Assessing biochar as a lime replacement for peat substrates
Peat is used as the base medium in greenhouse production, but its acidic nature requires amendments such as lime to bring the pH up to the recommended ranges of 5.4-6.6 for soilless substrates. Biochar is a sustainable option as a substrate component with varying characteristics of surface area, pH, nutrient supply and water storage. Using less nutrient-rich feedstocks for biochar production has created material with high pH and abilities to neutralize acidic peat. Two different biochars were produced through gasification using pine wood chips (Pinus taeda L.) and rice hulls (Oryza sativa L.). The resulting biochars had pH values above 8.5 and were assessed as potential lime replacements by pulverizing the biochars to KLEINERDAN2 mm to create a powder-form of pine wood biochar and rice hull biochar. These pulverized biochars were amended to a pure peat substrate at rates of 1.78, 3.56, 5.34, or 7.13 kg m‑3 (3, 6, 9, or 12 lb yd‑3). In this pulverized form, the two biochars showed little to no effect on neutralizing the peat's acidity; after seven days the maximum substrate pH attained for both pine wood biochar and rice hull biochar was 4.1. The second study increased the amount of pulverized biochar amendments to 10.69, 12.47, or 14.25 kg m‑3 (18, 21 or 24 lb yd‑3, respectively). Again, the substrate pH for both biochar types did not reach the recommended minimum for substrates (5.4). While it is clear that biochars made from different feedstocks can produce different benefits and results; additions of these two pulverized biochars did not provide the quick, short-term effects needed for greenhouse production.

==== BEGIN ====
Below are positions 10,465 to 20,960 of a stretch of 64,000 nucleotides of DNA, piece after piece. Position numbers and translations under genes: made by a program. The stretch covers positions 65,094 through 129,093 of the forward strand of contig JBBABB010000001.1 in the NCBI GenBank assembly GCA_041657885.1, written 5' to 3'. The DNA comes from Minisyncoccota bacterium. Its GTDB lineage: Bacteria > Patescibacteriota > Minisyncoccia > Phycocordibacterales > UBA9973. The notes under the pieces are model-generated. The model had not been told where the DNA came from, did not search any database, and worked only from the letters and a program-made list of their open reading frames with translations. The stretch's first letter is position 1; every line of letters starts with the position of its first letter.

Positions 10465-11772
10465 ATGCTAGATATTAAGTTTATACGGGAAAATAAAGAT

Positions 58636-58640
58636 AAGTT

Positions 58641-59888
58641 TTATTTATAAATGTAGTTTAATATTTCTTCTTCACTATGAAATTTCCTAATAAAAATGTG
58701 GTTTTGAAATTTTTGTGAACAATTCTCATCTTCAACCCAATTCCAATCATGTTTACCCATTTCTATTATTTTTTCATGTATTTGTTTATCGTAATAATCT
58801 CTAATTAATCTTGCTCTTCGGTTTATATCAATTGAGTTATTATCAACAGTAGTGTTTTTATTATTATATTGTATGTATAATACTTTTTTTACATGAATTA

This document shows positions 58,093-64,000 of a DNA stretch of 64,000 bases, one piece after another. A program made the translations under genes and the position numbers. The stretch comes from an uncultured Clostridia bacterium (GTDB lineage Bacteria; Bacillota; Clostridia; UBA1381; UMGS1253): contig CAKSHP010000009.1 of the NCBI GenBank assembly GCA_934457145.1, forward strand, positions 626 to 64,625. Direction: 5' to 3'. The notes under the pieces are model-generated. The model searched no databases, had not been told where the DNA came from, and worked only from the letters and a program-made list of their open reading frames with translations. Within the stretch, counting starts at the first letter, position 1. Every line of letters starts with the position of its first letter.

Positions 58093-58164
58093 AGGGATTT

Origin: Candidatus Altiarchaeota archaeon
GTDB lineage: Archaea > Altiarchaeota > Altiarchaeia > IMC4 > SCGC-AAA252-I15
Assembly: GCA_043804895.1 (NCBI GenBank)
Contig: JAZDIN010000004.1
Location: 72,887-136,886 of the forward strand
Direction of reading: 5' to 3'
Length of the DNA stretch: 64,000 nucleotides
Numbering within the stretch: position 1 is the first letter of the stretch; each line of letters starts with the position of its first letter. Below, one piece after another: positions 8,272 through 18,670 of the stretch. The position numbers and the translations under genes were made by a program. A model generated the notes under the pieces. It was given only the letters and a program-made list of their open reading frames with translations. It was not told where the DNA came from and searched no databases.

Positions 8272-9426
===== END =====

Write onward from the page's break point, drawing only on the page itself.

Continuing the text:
Judd, L.A., Jackson, B.E., Hesterberg, D.L., Boyette, M.D., Evans, M.R. and Fonteno, W.C. (2019). Assessing biochar as a lime replacement for peat substrates. Acta Hortic. 1266, 21-26
greenhouse production, pine wood chips, pH, rice hulls